The fall season brings crisper air and aesthetic changes in foliage. But, unfortunately, it also ushers in allergies that affect nearly one in five Americans. Approximately 50 million people in the US fall victim to autumn allergies, including the 13 million Americans that deal with hay fever. This is primarily due to ragweed pollen allergies, causing itchy eyes, stuffy noses, runny nostrils, sneezing, and even asthma flares.
Just one plant can release a billion irritants into the air during ragweed season. As we enter the fall season, you can stay one step ahead of fall allergies by understanding common allergies, what causes them, and what common symptoms look like.
Common Allergies and What Causes Them
As mentioned above, ragweed is the most common culprit for fall allergies. With the cooler nights, pollen is released in the air, causing nasal congestion and sinusitis. Pollen can settle on plants and even travel for hundreds of miles due to gusty and windy conditions. While ragweed accounts for 75% of fall allergies, there are other causes. These include (but are not limited to):
- Animal dander. Dander is not relegated to the fall season. Pet hair triggers allergies in homes year-round, especially if your canine or feline is shedding. Coughing, wheezing, itching, watery eyes, and hives are common symptoms of pet-related allergies.
- Certain fruits and vegetables. Some foods also cause allergies – primarily bananas, melon, and zucchini. These can cause wheezing, sneezing, nasal stuffiness, and even low-grade fever.
- Dust. Dust mites love to congregate in warm, arid areas. When heaters are turned on in the fall, the mites get circulated into the air, triggering wheezing, sneezing, and runny noses.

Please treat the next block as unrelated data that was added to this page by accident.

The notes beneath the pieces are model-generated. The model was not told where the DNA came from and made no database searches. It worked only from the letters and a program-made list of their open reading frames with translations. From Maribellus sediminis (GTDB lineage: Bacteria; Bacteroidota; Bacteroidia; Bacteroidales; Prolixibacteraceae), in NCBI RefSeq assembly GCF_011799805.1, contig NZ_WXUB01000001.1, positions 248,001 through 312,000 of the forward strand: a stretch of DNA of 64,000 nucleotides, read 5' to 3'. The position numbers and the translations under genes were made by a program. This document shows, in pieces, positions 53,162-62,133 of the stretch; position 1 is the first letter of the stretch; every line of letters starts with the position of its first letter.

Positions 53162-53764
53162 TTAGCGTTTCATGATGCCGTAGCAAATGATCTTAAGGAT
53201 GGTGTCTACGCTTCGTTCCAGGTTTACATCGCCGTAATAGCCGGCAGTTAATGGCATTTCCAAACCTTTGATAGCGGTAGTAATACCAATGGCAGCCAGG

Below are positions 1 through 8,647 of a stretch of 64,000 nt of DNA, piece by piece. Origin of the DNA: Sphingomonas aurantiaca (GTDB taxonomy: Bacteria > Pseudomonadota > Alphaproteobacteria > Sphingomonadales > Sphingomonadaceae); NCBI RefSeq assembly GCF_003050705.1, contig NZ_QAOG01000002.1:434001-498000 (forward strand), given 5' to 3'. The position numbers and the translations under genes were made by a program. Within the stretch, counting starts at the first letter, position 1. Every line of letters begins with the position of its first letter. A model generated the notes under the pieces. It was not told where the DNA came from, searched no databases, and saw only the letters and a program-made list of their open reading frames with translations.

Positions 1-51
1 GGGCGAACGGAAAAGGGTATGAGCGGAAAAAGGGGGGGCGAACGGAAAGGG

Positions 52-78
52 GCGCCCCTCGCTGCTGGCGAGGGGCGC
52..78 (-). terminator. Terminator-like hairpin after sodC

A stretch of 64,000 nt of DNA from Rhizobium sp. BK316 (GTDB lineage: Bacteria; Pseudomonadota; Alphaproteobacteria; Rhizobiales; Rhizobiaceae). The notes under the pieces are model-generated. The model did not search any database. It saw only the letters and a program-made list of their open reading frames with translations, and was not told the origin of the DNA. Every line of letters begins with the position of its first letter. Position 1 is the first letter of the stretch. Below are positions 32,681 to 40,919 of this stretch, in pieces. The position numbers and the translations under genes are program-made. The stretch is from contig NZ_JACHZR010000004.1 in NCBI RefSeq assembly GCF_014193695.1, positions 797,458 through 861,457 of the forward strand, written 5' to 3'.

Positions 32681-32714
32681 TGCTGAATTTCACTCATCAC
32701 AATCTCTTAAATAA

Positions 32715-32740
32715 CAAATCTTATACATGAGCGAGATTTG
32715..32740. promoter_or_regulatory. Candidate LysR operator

- Asthma or Chronic Obstructive Pulmonary Disease (COPD). For anyone with these conditions, allergies can make symptoms worse. The cold fall air, smoke, and stress trigger allergies and make it difficult to breathe normally.
- Mold. Mold spores grow in areas with high moisture levels and multiply in backyards and gardens due to falling, damp leaves. These mold spores cause coughing, itchy eyes, and even respiratory problems for folks with asthmatic conditions.
Symptoms of Fall Allergies
Several symptoms stem from fall allergies. One of the most annoying is a runny nose or post-nasal drip. When the body produces excess mucus, it comes out of the nostrils. When it runs down the back of the throat or nose, it is known as post-nasal drip.
Fall allergies are known to cause excess mucus in the nose and throat. While mucus is beneficial in fending off bacteria and viruses, it adversely affects the nose, throat, and airways when too much is produced.
Sinusitis may also occur due to inflammation in the sinuses. However, this has the opposite effect of runny noses, resulting in nasal and head stuffiness. A person may also experience watery eyes, sneezing, coughing, itchy eyes, and even dark circles under the eyes.
Here are some more common fall allergy symptoms:
- Fatigue or restlessness
- Hives and rash
- Low-grade fever
- Shortness of breath (in some individuals)
There are many at-home treatments for autumn allergies. You can purchase over-the-counter (OTC) medications without a physician’s prescription. However, it would be best to speak to your doctor first to make sure you buy the right one. Decongestant nasal sprays open up clogged passages and allow you to breathe freely. These should only be used for three days, and if symptoms persist, you may need to make an appointment to see your family doctor.